In this issue:
State of the climate
In 2019 15,000 scientists across 161 countries signed a report under lead author Prof William Ripple of Oregan State University titled “World Scientists’ Warning of a Climate Emergency”. Ripple has just published an update which shows 20 of the 35 planetary vital signs the group use to track climate change are at record extremes. The report offers a concise update on key data and trends and is a sobering read.
The latest World Energy Outlook from the IEA was published this week reporting investment in clean energy is currently running 40% higher than three years ago and describing the energy transition as “unstoppable”. The report cites the growth in solar and EV’s as leading the way in the transition with over US$1bn (NZ$1.7bn) being spent each day on solar installations and one in five new cars now being EVs (was one in 25 in 2020). It predicts fossil fuel use will peak before 2030. The report, again, highlights the critical role of energy efficiency calling for a doubling of the global annual rate of efficiency improvements.
Solar passes tipping point
In a separate study, a group of UK scientists predict solar energy has passed a tipping point that will see it become the dominant source for electricity generation. While acknowledging there will be issues to overcome such as: grid stability, the availability of finance in developing countries, supply chain capacity and political decision making in areas dependent on other fuels, the economic arguments for solar, they claim, are proven and enduring.
Interconnected tipping points
The UN University has just published an analysis of six, interconnected environmental spheres suggesting we are fast approaching tipping points on all six, a proverbial house of cards. The six areas covered are: accelerating extinctions, groundwater depletion, mountain glacier melting, space debris, unbearable heat and an uninsurable future.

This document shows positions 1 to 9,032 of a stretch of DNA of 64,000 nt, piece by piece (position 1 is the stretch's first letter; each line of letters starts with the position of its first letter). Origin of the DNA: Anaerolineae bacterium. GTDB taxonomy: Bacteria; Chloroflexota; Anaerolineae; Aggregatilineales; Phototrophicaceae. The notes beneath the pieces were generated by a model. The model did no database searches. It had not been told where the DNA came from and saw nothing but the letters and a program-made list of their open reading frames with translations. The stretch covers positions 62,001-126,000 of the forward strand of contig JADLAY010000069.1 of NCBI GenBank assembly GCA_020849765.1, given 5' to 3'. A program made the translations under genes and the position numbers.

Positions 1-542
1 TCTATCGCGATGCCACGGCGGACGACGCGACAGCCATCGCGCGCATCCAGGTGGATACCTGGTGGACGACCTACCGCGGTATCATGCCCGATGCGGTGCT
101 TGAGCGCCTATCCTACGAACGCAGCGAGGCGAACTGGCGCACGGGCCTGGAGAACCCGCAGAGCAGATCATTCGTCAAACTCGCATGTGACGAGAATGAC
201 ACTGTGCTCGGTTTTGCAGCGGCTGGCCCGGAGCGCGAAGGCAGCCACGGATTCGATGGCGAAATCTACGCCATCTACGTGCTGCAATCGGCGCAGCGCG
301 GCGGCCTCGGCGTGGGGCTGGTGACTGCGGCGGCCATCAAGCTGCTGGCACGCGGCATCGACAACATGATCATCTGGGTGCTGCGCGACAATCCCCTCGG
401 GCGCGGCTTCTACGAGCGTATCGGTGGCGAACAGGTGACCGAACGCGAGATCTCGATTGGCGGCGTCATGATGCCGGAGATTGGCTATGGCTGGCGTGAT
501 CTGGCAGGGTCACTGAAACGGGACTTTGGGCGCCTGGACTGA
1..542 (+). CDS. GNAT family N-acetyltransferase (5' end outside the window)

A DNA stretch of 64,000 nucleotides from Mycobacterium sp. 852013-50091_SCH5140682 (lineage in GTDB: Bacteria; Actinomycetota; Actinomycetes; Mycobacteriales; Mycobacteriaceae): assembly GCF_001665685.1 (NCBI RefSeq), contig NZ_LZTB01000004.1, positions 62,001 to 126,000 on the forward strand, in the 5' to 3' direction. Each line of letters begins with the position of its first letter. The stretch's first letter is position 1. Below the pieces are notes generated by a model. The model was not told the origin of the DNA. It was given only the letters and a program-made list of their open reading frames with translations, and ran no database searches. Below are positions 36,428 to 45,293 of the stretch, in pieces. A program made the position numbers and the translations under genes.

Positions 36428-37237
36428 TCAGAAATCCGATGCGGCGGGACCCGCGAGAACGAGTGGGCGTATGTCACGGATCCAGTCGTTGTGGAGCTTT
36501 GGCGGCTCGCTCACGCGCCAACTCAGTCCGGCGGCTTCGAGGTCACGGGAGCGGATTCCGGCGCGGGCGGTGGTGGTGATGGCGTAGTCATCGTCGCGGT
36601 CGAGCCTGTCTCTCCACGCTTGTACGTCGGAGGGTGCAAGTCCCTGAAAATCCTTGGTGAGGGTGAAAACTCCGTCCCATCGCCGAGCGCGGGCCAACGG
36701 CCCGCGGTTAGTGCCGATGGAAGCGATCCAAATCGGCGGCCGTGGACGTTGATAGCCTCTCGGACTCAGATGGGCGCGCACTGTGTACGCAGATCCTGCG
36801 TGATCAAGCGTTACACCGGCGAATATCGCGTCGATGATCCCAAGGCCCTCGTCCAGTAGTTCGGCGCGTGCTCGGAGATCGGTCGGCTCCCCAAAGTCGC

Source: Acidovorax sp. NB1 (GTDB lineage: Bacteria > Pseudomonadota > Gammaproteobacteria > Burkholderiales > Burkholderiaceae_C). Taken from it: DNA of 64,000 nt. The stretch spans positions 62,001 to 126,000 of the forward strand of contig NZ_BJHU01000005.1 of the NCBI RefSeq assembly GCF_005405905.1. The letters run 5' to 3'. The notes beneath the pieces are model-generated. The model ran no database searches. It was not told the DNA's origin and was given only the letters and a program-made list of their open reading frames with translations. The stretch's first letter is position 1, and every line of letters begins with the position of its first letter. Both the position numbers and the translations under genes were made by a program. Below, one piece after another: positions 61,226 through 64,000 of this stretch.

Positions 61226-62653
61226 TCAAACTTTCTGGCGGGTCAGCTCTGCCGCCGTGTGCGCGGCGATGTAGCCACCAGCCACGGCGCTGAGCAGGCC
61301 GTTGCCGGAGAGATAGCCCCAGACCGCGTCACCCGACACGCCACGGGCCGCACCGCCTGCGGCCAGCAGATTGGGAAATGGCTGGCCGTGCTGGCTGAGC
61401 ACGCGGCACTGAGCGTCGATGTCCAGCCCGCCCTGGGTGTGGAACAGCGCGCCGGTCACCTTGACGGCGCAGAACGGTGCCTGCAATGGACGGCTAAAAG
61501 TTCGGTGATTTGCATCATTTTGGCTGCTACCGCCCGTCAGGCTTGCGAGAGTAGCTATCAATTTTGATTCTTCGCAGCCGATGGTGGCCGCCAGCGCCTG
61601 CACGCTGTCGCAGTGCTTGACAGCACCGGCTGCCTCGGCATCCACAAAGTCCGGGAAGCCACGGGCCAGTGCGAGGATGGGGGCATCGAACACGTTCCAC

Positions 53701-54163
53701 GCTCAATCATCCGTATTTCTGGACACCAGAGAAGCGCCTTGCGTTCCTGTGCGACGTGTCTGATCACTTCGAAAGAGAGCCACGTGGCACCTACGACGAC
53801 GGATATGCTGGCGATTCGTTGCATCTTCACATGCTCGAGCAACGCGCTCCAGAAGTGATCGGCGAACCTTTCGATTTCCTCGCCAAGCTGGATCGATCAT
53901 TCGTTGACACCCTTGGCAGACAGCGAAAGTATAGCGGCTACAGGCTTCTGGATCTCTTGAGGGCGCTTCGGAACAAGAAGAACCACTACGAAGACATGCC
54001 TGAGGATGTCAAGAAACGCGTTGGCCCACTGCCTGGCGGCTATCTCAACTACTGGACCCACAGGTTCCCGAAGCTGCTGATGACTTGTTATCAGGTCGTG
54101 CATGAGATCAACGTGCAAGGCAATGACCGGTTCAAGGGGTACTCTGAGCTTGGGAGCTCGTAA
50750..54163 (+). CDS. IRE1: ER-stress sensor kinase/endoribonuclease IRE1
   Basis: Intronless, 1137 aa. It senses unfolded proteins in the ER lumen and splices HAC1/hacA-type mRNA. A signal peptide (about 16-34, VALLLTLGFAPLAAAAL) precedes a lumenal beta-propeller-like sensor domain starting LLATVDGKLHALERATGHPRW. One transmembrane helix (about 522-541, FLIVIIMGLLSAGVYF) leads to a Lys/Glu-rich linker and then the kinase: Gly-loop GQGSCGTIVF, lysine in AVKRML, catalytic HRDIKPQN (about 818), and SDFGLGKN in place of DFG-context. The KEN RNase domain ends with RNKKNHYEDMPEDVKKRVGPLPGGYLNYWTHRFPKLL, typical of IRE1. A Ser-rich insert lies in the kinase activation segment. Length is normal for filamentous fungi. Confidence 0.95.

Speculative climate tech investment bombs
Early stage investment in climate tech is plummeting according to a report by PwC. In analysing 32,000 deals that took place over the last 12 months, it concludes investment is down 40% compared with the year before. The majority of this is attributed to a very difficult market where early stage investment as a whole is down even more at 50%, i.e. climate tech’s market share of early stage investment is rising even though it is falling enormously in absolute terms. There is also a sign of a maturing market with investment shifting more towards mid-stage investment. Green hydrogen, solar and mobility are the sectoral winners.
Green jobs up 667% in four years
That’s according to the Hiring Trends Index from Totaljobs. The index is based on a quarterly survey of UK HR managers. Over 20% of the surveyed businesses are expanding their “green roles”, which rises to over 40% for larger companies. 40% of companies also indicated they had experienced improved financial performance on the back of improved environmental performance. 82% of employees indicated they expect their employer should address climate change and 60% of millennials said they would avoid applying for positions with employers producing environmentally harmful products. Definitely trends to be conscious of.
Just as we approach COP28, the latest attempt to salvage something out of the COP27 pledges to help developing countries fund climate change resilience has collapsed. The fourth meeting of the Transitional Committee (TC) on Loss and Damage ended last week with no outcome. The meeting had been scheduled to draft recommendations for implementation ahead of COP28. There will be a fifth gathering in early November as a last ditch attempt to reach agreement.
Wine quality to improve
A couple of weeks ago we reported the quality of beer is under threat from climate change. It seems the opposite can be said for wine, the red stuff at least. The Bordeaux region, like many, has been experiencing earlier ripening, harvesting, increased water-related stress and quality variation in recent years. Scientists from Oxford University have investigated the trend and established a positive correlation between the quality of wine and warmer temperatures, higher winter and lower summer rainfall and earlier and shorter growing seasons, all outcomes of climate change. Their conclusion is to expect higher quality wines, on average, in the future, at least from this region.
Hydrogen by fair means or fowl
Swiss and Singaporean scientists have been collaborating to improve the sustainability of fuel cells and have come up with a technique that uses chicken feathers to manufacture the membrane used in cells. Historically, fuel cell membranes have been manufactured using expensive, environmentally unfriendly, poisonous and carcinogenic chemicals. They estimate around 40 million tonnes of chicken feathers are incinerated each year releasing large volumes of CO2 and other contaminants. If it flies commercially, the innovation will reduce waste, reduce emissions and improve the economics and sustainability of manufacturing fuel cells.